As someone funny said, “they should retain Alex Jones’ lawyers”

------ divider ------

Somewhere in my box of plaques and certificates at the studio, is a “with appreciation from the US Secret Service” plaque for unspecified services rendered in 1992-4. At the time I was impressed by the USSS, who seemed very squared away and devoted to their job. They were definitely on the right-wing authoritarian side of the scale and nowadays I would be much more uncomfortable working with them.

All I come away with from these stories is the impression that the “technical press” don’t understand any of this stuff. Which is crazy: how hard is it to ask some system administrator “OK, android cloud backups, how do they work?” and listen to what they say? The whole story USSS and DHS are telling is predicated on “ha ha you journalists are such ignorant goobs you’ll fall for this” or something like that. Not that I expect any journalists to read this but: ask your system administrator. Modern phones make it hard to lose your data, by design. Can you “reset” them? Sure! But that’s another question entirely, and it needs to be asked in the same manner as “why did Hillary Clinton’s system administrator feel the need to use a disk wipe for a normal email purge?” A normal technology refresh does not result in unrecoverable message wipes. Just looking right now, my computer contains 2 backups in iTunes and my messages and contacts are backed up in iCloud for the FBI’s convenience where any encryption around them (my suspicion is that it’s backdoored or not very good) can be attacked offline.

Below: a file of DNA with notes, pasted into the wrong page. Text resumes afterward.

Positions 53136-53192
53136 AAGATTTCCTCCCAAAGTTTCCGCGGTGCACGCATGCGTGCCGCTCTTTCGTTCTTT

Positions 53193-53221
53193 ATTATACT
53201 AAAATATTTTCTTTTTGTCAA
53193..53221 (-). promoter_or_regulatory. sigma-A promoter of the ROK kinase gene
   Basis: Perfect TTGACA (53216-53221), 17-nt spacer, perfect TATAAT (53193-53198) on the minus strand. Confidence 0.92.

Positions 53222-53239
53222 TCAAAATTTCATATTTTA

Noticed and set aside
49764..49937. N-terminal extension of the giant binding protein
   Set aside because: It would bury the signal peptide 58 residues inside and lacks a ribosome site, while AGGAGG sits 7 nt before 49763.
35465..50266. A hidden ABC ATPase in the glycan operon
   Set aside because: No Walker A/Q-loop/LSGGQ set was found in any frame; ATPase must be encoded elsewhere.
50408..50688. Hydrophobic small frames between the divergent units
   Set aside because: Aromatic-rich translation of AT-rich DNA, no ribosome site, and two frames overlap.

1. flex says

    The whole “nuclear secrets” things does ring a bit hollow, but I could conceive of a few “nuclear secrets” which may show up at a briefing and Trump held on to. Mainly about location of nuclear devices and/or capabilities of other nations.

    For example, if Trump was given a briefing on the location of Russian nuclear submarines, even though those subs probably wouldn’t be in those locations any longer it would reveal to the Russians how good the surveillance program is. For example, if they found a map from the briefing and find that the US knew where all their subs were, that would give them a very different level of confidence in the power of the US tracking systems than if the map only showed 30% of their nuclear subs. Or if the map was of all US nuclear submarines at a given time, and the Russians got ahold of it, it would allow the Russians to have some idea of how good their equipment is.

    There are also a number of countries which have nuclear capability which are not commonly known about. In many cases the countries, who are allies of the US, doesn’t want anyone to know they have nuclear capabilities. So if Trump was handed a piece of paper saying, “These are the countries we know have nuclear capabilities and these are the countries we suspect.” That would be a ‘nuclear secret’ and it would be very highly classified and would be very damaging to US operations if it leaked.

    Of course this is all speculation, and the word “nuclear” is a bug-a-boo which creates fear in the minds of lots of people so it’s a good word to use to incite fear so I will keep an open mind about the subject of the search warrant until I see it, but there are possibilities beyond information about building nuclear devices.